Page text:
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United States Department of Agriculture

Agricultural Research Service


item Raper, Randy
item Reeves, Donald
item Shaw, Joey
item Van Santen, Edzard
item Mask, Paul

Submitted to: Annual Southern Conservation Tillage Conference for Sustainable Agriculture
Publication Type: Proceedings
Publication Acceptance Date: 6/7/2004
Publication Date: 6/7/2004
Citation: Raper, R.L., Reeves, D.W., Shaw, J.N., Van Santen, E., Mask, P.L. 2004. Site-specific tillage benefits on coastal plains soils. In: Proceedings of the 26th Annual Southern Conservation Tillage Conference for Sustainable Agriculture, June 7-9, 2004, Raleigh, North Carolina.

Interpretive Summary: Subsoiling is the tillage operation that is conducted to eliminate a compacted soil layer and allow proper root growth for field crops. However, much energy is wasted by subsoiling either too deeply where excessive soil is disturbed and tractor fuel is wasted or by subsoiling too shallow where the compacted soil layer is left intact. An experiment was conducted in east-central Alabama on a Coastal Plain soil to evaluate the concept of site-specific subsoiling, where the depth of tillage is adjusted to match the depth of compaction. The results of this experiment prove that site-specific subsoiling produces corn and cotton yields equivalent to those produced by uniform deep subsoiling while reducing the amount of fuel necessary for the subsoiling operation. Producers able to use this technology should be able to save fuel for this site-specific subsoiling operation as well as protect the environment by minimally disturbing the soil.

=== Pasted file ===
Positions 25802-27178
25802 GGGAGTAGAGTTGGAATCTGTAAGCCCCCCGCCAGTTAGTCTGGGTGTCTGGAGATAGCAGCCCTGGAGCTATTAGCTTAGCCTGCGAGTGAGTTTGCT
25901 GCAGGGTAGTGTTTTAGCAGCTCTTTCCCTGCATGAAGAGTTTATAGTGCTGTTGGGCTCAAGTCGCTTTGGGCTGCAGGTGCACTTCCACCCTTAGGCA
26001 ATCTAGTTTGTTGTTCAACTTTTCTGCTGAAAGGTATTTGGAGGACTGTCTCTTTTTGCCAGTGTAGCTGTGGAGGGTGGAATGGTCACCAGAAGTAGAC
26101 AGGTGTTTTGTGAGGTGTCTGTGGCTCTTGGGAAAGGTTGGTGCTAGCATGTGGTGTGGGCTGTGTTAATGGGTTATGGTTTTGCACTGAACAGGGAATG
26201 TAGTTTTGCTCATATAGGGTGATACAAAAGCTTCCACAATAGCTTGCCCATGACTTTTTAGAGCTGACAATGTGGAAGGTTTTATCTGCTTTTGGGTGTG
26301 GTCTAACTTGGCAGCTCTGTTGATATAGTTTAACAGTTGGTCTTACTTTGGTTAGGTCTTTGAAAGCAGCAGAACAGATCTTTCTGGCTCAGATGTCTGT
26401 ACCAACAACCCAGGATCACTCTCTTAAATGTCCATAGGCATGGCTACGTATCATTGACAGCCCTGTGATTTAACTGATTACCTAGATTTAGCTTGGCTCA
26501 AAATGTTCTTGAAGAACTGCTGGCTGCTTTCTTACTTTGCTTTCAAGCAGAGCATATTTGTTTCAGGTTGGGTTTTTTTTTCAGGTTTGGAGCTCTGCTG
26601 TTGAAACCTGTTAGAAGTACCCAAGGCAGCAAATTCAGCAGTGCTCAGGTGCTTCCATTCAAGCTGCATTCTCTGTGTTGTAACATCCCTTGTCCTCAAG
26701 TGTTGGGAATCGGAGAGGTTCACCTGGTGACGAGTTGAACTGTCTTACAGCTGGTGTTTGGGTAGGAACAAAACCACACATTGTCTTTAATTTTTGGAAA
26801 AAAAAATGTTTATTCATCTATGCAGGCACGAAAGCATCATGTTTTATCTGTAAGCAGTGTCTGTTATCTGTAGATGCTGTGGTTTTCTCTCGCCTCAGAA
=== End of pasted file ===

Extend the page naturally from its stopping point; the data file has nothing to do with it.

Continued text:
Technical Abstract: The negative impacts of soil compaction on crop yields can often be alleviated by subsoiling. However, this subsoiling operation is often conducted at unnecessarily deep depths where it wastes energy and disturbs surface residue necessary for erosion control and soil quality. A corn (Zea mays L.)-cotton (Gossypium hirsutum L.) rotation experiment was conducted for four years on a Coastal Plain soil with a hardpan in east-central Alabama to evaluate the potential for site-specific subsoiling (tilling just deep enough to eliminate the hardpan layer) to improve crop yields and conserve energy. Both crops showed benefits of subsoiling as compared to the no-subsoiling treatment. Site-specific subsoiling produced yields equivalent to deep subsoiling treatment while not excessively disturbing surface soil and residues.

Last Modified: 10/19/2017
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